These 2 Bills Address Retirement Pay. Here’s How They Differ.

These 2 Bills Address Retirement Pay. Here’s How They Differ.

Architect of the Capitol

About the Author

Merry, a native of Southern California, enlisted in the Air Force in 1982 as a Personnel Specialist. He was commissioned through AFROTC in 1989, earning his degree in Marketing from Northern Arizona University in Flagstaff Arizona. He holds a master's degrees in Human Resources Management and Military Arts & Science.

After his commissioning, Merry returned to the Personnel career field and served at every level of the Air Force. He was the Career Field Manager for Personnel, Manpower and Services, and was selected as the Air Force's Chief of Compensation and member of the 10th Quadrennial Review of Military Compensation. He has deployments to Iraq, Saudi Arabia, Turkey, and other locations throughout the Middle East.

Merry is a graduate of Air Command and Staff College at Maxwell AFB, Alabama; and was the Senior Air Force Fellow at the RAND Corporation in Santa Monica, California. At the time of his retirement he was the Commander of Air Force Mortuary Affairs Operations (AFMAO) responsible for DoD's sole Port Mortuary at Dover AFB, Delaware.

April 30, 2018

MOAA members recently stormed Capitol Hill, rallying lawmakers to resolve a long-standing challenge regarding military medical retirees and their retired pay.

We were on a mission to draw attention to the roughly 200,000 Chapter 61 retirees who were unable to finish out their military careers due to injury or illness. Those servicemembers are forced to relinquish retirement pay dollar-for-dollar to receive VA disability compensation. Sometimes, that offset leaves a Chapter 61 retiree without any of his or her retirement pay.

MOAA believes all servicemembers should receive both retirement and disability compensation.

There are two bills in Congress that address gaps in Concurrent Retirement Disability Pay (CRDP): H.R. 333 and H.R. 303. One of the most common questions we faced from members of Congress and staffers concerned the difference between the two. Here are the key differences worth outlining:

H.R. 333 is the Disabled Veterans Tax Termination Act, sponsored by Rep. Sanford Bishop Jr. (D-Ga.) It recognizes both of the two remaining categories of individuals who do not fully receive their earned retirement and disability pays: 1) retirees with 20-plus years of service and disability ratings of 40 percent or below and 2) medical retirees with less than 20 years of service and disability ratings of 30 percent or higher (also known as Chapter 61 retirees).

H.R. 303 is the Retired Pay Restoration Act, sponsored by Rep. Gus Bilirakis (R-Fla.). This bill only recognizes one of those categories: retirees with 20-plus years of service and disability ratings of 40 percent or below.

This chart indicates which categories Congress has or has not approved:

disability chart 3

Individuals with 20 or more years of service likely will favor H.R. 303, as it directly affects them. Given its limited scope, this bill also has a likelier chance of getting passed, because the associated costs are lower than if a wider group were included.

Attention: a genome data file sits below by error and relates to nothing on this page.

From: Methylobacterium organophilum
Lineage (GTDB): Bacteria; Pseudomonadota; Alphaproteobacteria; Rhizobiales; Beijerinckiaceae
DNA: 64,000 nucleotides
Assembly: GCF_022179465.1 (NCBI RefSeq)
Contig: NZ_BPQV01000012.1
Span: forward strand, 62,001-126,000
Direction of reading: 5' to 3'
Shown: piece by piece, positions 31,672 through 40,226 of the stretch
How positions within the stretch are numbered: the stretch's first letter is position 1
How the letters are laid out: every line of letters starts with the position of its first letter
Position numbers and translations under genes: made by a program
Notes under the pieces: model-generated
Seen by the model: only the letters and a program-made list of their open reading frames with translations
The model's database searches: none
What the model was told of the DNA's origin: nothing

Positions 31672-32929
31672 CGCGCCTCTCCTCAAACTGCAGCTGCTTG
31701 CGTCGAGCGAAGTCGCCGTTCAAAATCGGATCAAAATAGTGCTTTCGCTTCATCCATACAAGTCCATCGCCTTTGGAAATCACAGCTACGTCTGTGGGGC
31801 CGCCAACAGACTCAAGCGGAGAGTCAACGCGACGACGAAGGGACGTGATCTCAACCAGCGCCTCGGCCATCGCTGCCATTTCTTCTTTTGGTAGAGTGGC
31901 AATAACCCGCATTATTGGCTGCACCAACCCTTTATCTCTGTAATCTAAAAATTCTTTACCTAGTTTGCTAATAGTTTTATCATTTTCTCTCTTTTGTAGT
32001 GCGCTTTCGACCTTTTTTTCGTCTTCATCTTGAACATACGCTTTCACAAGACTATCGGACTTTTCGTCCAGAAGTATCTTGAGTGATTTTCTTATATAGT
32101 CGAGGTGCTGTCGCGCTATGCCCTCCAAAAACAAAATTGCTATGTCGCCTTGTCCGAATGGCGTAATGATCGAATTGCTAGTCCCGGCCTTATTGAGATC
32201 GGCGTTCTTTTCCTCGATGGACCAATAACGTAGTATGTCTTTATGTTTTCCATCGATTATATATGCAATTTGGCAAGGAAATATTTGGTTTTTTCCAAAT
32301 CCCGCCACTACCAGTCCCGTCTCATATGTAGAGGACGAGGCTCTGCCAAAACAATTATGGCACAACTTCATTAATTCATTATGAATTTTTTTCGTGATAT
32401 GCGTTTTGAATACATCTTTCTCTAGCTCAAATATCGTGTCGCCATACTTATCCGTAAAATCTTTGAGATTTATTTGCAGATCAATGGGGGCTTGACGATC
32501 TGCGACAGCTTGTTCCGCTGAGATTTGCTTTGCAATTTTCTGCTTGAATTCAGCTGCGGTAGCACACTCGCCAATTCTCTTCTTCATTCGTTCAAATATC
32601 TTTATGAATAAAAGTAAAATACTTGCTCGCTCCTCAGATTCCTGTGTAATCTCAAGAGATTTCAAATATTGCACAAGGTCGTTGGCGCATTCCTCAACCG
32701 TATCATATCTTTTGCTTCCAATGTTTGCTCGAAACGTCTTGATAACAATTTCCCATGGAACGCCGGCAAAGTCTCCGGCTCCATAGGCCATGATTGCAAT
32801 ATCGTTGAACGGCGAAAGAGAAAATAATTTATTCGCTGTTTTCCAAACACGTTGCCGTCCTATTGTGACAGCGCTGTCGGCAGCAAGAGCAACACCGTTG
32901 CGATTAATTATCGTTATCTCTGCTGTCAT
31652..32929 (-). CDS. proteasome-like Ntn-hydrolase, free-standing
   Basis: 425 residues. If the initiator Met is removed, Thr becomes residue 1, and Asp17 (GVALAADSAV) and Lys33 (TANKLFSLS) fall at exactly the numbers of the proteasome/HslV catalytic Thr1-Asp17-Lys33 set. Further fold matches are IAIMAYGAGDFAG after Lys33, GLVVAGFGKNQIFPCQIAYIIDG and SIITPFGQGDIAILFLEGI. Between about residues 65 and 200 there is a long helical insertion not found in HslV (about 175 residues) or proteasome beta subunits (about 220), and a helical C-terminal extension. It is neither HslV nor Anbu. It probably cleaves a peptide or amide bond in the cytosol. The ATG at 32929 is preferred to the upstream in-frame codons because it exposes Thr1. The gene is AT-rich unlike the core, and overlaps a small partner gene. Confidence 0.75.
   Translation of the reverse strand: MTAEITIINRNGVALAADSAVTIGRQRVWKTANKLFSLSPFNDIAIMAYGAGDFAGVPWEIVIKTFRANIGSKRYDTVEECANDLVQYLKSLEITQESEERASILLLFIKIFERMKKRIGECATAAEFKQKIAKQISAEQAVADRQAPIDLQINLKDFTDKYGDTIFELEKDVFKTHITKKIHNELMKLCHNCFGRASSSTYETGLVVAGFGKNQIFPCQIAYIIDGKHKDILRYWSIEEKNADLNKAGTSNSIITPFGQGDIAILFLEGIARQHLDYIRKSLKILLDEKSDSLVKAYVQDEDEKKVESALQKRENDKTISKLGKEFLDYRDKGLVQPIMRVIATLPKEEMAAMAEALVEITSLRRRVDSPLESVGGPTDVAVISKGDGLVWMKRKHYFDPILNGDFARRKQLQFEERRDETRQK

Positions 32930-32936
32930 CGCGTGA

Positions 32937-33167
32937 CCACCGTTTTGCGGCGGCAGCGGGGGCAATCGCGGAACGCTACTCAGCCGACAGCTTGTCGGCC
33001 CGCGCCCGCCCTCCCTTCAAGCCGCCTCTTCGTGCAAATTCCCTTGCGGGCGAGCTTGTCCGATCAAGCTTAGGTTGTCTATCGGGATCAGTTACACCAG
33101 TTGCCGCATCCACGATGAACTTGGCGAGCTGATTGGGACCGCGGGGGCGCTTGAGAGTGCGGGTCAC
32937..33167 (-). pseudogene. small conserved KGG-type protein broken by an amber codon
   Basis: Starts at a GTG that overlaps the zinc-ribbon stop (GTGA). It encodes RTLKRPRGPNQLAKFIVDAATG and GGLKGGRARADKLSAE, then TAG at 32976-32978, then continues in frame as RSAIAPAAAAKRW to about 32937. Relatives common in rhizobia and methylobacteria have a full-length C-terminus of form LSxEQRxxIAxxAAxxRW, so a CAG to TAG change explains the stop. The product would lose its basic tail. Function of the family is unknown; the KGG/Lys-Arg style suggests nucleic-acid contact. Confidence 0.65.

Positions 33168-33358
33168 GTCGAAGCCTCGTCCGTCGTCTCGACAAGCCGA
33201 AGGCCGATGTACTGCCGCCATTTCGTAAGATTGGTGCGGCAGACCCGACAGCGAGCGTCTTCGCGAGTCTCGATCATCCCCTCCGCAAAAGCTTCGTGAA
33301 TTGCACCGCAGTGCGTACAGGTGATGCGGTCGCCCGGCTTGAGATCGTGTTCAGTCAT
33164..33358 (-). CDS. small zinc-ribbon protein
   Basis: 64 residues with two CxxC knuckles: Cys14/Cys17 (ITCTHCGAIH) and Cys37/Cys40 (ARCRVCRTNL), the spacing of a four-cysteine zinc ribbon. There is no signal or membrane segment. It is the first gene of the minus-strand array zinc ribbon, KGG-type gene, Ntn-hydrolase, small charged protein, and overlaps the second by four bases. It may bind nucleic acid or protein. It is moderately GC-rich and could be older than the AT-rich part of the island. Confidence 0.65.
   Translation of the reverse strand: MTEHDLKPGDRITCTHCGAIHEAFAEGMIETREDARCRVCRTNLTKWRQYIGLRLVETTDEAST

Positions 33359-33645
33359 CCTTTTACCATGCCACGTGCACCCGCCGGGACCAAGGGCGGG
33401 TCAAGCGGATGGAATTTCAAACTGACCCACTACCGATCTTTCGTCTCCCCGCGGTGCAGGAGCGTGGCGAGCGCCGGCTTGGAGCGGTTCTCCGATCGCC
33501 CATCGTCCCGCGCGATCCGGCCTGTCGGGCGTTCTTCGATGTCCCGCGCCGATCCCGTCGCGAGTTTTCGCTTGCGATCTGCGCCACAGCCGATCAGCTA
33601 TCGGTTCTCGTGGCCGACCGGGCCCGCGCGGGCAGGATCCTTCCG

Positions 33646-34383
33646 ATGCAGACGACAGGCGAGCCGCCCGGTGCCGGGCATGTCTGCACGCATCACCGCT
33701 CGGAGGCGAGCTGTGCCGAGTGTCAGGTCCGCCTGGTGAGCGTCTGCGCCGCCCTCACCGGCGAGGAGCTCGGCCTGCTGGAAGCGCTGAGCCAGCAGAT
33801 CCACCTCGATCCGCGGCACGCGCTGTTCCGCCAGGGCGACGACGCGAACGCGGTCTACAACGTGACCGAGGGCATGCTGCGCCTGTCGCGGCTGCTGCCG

Individuals who were unable to complete their 20 years of service due to injury or illness are retirees by most other accounts, and the reason for their early retirement was considered by their service to be within the line of duty. The only option on the table for these Chapter 61 retirees is H.R. 333.

Between the two, who is losing the most? The potential for the largest losses come from Chapter 61 retirees. Below are calculations using the same family profile with different disability rates to show the scale of loss (remember, those with 20-plus years of service with 50-percent or more disability already receive CRDP):

20+ years and 40% disability rating from the VA (highest disability not receiving CRDP): Rank is not relevant. With a spouse and three kids, including one over 18 years old and in school, the amount of retired pay lost to offset the VA disability pay is $714.90 + $32.00 + $106, or $852.90.

Chapter 61 retiree with 100-percent disability rating from VA (highest disability not receiving CRDP): An E-7 with 16 years of service, with a spouse and three kids, including one over 18 years old and in school will receive $3,261.13 + $82.38 + $266.13 = $3,609.61 in disability pay from the VA - at the price of losing their service-earned retirement pay: (2.5% x 16 years) = 40% x $4,493.10 = $1,797.24, lost to partially offset their VA disability pay.

MOAA favors H.R. 333 because it encompasses both communities we support. Our objective is to garner enough support on Capitol Hill to move the bill out of the Military Personnel Subcommittee to the House Armed Services Committee for possible inclusion in the FY 2019 defense authorization bill. Once it's in the authorization bill, the legislation can be shaped through markups or in the Conference Committee into something that will suit either, both, or some portion of the two communities who eagerly await some kind of successful outcome.

We need you to help move this bill along. The timing could not be more critical as the House Armed Services Committee gears up for its 2019 defense spending bill markup. Please send this message to your legislators.